Lens-Artists Photo Challenge #58: Something Old, New, Borrowed, and Blue

This week, Patti invites us to join her Lens Artists PC, this theme “According to an old English rhyme, these items can bring anyone good luck any time.”

Old books in an old library researchers may borrow them.

A mix of old and new buildings under the blue sky in Cork, Ireland:

Something old, new, borrowed, and blue:

Strolling in an old town of Kyoto, I saw two beautiful young women wearing a new style of kimonos in blue. There are many kimono stores in Kyoto that your can choose and borrow with a small rental fee. 

During 1990s, IM Pei was commissioned by Miho to designed the Miho Museum. Pei used the idea from a 1,500 years old Chinese folk story. Some of the collection treasures were borrowed. Walking toward the end of the tunnel, we saw the beautiful museum under the blue sky.

Many architectural critics have called this tunnel “a tunnel that supersedes time and space.”

In spring, you are like entering the Tale of Peach Blossom. Photo below is from the Miho Museum website:

Click and visit Patti’s beautiful series of “something old, new, borrowed, and blue“. Patti also provides guidelines for this challenge. Looking forward to seeing your responses to this fun photo challenge.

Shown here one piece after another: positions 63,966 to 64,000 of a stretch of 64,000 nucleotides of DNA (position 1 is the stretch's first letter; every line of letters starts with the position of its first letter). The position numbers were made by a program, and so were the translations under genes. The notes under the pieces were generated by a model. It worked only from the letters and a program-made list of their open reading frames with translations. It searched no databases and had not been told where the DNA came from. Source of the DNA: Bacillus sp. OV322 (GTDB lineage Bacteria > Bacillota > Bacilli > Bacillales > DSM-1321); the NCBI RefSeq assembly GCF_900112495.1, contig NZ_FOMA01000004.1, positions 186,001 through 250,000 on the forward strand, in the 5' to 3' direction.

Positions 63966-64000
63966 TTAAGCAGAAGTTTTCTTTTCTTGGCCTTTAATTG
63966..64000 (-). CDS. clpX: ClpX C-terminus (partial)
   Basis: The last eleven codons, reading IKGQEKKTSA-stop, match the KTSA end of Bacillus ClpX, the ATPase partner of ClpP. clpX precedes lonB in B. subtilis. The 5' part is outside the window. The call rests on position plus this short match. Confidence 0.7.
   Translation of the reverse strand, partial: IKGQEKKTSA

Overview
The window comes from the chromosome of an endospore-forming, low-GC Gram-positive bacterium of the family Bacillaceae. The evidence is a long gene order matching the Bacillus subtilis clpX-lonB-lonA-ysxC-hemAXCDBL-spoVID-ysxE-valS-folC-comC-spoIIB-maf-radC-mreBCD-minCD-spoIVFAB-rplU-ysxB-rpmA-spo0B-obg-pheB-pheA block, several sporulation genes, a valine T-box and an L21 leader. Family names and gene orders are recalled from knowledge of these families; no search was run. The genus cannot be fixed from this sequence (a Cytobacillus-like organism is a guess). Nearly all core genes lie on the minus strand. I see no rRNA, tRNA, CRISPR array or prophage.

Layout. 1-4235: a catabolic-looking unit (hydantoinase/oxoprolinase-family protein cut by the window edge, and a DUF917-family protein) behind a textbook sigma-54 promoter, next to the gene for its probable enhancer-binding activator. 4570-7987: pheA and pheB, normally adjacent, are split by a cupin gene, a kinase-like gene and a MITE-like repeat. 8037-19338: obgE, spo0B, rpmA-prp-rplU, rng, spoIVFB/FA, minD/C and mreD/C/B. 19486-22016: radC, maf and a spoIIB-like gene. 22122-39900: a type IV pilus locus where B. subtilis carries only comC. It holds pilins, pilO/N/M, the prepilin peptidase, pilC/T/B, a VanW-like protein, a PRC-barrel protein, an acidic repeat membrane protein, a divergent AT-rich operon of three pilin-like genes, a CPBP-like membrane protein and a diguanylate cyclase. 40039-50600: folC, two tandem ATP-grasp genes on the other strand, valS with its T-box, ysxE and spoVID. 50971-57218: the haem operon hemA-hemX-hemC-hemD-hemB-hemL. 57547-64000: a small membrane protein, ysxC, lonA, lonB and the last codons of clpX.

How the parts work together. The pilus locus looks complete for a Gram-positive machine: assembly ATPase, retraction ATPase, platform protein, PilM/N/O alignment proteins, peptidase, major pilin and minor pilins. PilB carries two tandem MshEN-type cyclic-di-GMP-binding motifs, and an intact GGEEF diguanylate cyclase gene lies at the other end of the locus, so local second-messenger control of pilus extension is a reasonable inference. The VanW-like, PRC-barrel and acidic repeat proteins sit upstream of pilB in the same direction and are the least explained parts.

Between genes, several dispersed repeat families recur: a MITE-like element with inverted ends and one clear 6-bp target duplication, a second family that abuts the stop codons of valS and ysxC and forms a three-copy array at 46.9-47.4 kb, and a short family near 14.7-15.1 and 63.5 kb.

Remember to link your post to Patti’s post and tag it Lens-Artists to help us find your post in the WP Reader.

Next week, it’s Ann-Christine’s turn to lead the challenge. Stay tuned.

Notes:

The Peach Blossom Spring was written written by Tao Yuanming in 421 CE about a chance discovery of an ethereal utopia. The story describes how a fisherman haphazardly sailed into a river in a forest made up entirely of blossoming peach trees, where even the ground was covered by peach petals. When he reached the end of the river (or spring in some translations), the source turned out to be a grotto. Though narrow at first, he was able to squeeze through and the passage eventually reached a village… For more click here.

Thank you for visiting!

Cee’s FFC: Gardens

Japanese Rock Gardens for Cee’s Fun Foto Challenge.

Rocks symbolize islands in Japanese gardens. Thus, bridges in gardens are used to connect these “islands”, allowing visitors to walk from “island” to “island” and get different views of the garden.

Thank you, Cee for this fun theme.

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